In January of 2009 we thought the war was over, when it had just begun
I am planning on watching president Obama's farewell speech tonight and am feeling very melancholy. It pains me to see such a warm, intelligent, thoughtful person hand over the office of the president to a boorish bigot whose ascension represents the death throes of American democracy. It also feels weird because I have been very connected to this president, since well before he held the office.
Back in 1999-2000 I worked as a library clerk for the University of Chicago's law library. I knew "Professor Obama" as the guy who was in the state legislature and had written a memoir I saw displayed at Powell's. Once or twice I'd seen his face as he came to the desk to check out books (usually we just delivered them to the professors' offices.) I was living in downstate Illinois in 2004, when he ran for the Senate and impressed the crowd at the DNC with his speech. He was the first politician to have their name on the bumper of my car. I had been drawn to him by his forceful opposition to the invasion of Iraq at a time when most Democrats had been cowards.
When he won the presidency in 2008 I was living in rural East Texas. I was out at a bar with some friends, In this reddest of red areas there was one TV with the election returns on mute in the corner, and when we started whooping and hollering, it was obvious from the hard stares that my friends and I were getting that we were going to need to watch Obama's acceptance speech at their house. I should have taken that as a sign of things to come, but didn't see it in the moment.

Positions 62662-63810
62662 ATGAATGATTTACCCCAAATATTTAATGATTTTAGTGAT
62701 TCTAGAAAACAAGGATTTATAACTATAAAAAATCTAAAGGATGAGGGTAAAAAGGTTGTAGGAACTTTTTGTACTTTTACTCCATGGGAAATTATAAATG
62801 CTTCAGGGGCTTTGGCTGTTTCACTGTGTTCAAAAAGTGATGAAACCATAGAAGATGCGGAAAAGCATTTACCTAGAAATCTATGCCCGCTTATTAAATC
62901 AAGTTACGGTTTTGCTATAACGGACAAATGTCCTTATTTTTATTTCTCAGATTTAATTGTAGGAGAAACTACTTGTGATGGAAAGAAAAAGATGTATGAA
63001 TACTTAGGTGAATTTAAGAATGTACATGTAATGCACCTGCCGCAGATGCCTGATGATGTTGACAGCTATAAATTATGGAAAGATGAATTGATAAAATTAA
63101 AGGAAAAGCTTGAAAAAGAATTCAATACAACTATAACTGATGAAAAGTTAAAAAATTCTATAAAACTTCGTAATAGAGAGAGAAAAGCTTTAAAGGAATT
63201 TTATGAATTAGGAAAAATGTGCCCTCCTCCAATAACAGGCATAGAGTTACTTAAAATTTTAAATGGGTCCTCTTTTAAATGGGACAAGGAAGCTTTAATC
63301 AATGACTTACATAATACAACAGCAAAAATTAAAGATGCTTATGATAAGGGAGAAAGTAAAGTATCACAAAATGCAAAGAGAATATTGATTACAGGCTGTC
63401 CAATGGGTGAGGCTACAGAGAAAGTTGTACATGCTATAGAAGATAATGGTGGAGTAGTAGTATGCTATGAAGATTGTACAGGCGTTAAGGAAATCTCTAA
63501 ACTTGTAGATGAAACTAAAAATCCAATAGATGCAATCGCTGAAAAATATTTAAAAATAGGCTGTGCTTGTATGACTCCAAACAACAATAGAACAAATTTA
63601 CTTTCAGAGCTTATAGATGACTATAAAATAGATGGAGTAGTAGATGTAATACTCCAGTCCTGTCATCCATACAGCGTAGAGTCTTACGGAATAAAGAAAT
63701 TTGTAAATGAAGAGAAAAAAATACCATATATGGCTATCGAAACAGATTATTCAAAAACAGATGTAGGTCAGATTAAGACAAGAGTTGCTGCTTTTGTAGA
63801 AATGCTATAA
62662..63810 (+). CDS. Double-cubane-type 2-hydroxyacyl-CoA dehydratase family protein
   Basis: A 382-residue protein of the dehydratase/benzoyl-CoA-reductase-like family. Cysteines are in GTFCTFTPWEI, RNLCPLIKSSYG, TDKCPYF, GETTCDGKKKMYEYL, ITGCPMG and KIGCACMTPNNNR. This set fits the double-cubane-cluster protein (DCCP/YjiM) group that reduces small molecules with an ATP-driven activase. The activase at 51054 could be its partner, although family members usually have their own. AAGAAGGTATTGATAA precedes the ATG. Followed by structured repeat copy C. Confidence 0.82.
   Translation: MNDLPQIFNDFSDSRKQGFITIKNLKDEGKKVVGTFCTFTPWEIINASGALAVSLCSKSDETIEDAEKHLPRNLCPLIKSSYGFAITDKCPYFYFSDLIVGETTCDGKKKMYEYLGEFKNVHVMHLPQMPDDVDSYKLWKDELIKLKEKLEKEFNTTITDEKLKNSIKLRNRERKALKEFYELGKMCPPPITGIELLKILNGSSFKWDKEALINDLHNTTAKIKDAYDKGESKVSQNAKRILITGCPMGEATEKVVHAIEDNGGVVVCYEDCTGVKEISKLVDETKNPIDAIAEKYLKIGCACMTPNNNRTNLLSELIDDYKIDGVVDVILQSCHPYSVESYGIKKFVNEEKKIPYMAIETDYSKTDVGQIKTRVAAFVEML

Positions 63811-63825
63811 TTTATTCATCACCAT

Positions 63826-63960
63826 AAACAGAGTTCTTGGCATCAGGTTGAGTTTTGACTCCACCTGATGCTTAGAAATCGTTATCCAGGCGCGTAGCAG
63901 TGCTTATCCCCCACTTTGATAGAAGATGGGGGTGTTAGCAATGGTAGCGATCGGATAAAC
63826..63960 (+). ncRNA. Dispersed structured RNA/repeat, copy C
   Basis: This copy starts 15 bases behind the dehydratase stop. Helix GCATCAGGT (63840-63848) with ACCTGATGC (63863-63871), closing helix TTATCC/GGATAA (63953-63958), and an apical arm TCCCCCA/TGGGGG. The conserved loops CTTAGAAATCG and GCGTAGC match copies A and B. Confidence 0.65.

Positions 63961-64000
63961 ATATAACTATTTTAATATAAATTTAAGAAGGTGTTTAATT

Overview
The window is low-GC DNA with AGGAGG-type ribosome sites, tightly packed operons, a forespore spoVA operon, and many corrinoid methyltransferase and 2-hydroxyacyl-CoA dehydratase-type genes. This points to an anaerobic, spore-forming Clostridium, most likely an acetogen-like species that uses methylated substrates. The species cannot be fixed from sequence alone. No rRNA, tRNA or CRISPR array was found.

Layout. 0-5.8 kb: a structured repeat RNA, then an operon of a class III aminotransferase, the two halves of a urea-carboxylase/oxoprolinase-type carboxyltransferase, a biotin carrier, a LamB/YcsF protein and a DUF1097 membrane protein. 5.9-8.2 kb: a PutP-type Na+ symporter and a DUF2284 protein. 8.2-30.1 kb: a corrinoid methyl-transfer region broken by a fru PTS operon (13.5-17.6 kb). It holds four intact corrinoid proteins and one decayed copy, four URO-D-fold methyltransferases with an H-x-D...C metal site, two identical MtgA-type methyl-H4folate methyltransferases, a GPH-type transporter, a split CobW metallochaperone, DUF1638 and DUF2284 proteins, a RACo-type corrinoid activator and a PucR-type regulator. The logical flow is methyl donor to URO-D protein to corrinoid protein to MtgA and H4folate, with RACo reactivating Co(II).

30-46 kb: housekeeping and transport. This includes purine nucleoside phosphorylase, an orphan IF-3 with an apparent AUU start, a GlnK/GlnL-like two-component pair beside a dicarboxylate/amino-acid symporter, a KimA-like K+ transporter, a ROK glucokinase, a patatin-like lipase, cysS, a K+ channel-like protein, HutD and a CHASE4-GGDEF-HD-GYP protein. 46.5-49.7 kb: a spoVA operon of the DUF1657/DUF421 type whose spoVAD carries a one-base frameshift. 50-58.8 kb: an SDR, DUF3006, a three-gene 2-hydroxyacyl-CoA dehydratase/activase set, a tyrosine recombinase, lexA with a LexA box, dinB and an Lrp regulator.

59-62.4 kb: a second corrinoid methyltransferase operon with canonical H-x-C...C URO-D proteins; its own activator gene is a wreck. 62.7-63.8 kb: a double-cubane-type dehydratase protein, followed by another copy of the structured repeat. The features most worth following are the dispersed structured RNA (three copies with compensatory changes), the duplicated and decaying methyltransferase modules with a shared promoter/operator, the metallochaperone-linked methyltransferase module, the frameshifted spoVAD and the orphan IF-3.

Sure, I thought all the "post-racial" America hype was a load of horseshit, but seeing the massive crowds on inauguration day made me think that the thirty year conservative wave had been broken on the rocks of a new progressive movement. My naivete became obvious in February of 2009, when Mitch McConnell, Rush Limbaugh, and others basically made it known that they were going to go into massive resistance mode.
In the end, they won. President Obama has been very quiet since the election, and I sincerely believe that he has a broken heart. He has to cede to White House to a man whose political career began with a racist conspiracy theory attack on him. I am sure he feels some amount of responsibility for the Democrats' failure in the last election. He thought Clinton was going to win, and so sat on the intelligence revelations that are now coming out so as to avoid having our electoral system being called into question. I can see the heartbreak over this in his eyes.
It hurts even more knowing that we who voted for him let him down. This does not mean that I think the president has been above criticism. He was too generous to Republicans on the stimulus and in general his first year. His use of drones is highly questionable. He should have gone for broke on health care. He did not do enough to use the organization he had built in the 2008 election to keep his voters active etc etc.
But....on that last point, it takes two to tango. We who voted for him can criticize Obama for all manners of things, but we need to acknowledge that we let him down. Did I go out and knock on doors in 2010 or 2014? Was I writing my representatives with the fervor that I am now? Were my friends calling Congress and circulating action plans when the public option was on the board the way they are fighting Trump's appointments now? Nope.
I know what we did do. We placed unreasonable expectations on him. We watched as he dealt with unprecedented levels of disrespect and opposition and complained about what he didn't get done. We saw those massive crowds on inauguration day and got complacent. As my wife said to me tonight, we thought that being right was enough, and we were wrong. When the Republicans blocked his Supreme Court nomination we should have been in the streets. Instead, we were on Twitter.
Those of us who voted for him learned our lesson too late. I'm sorry we let you down, Mr. President.
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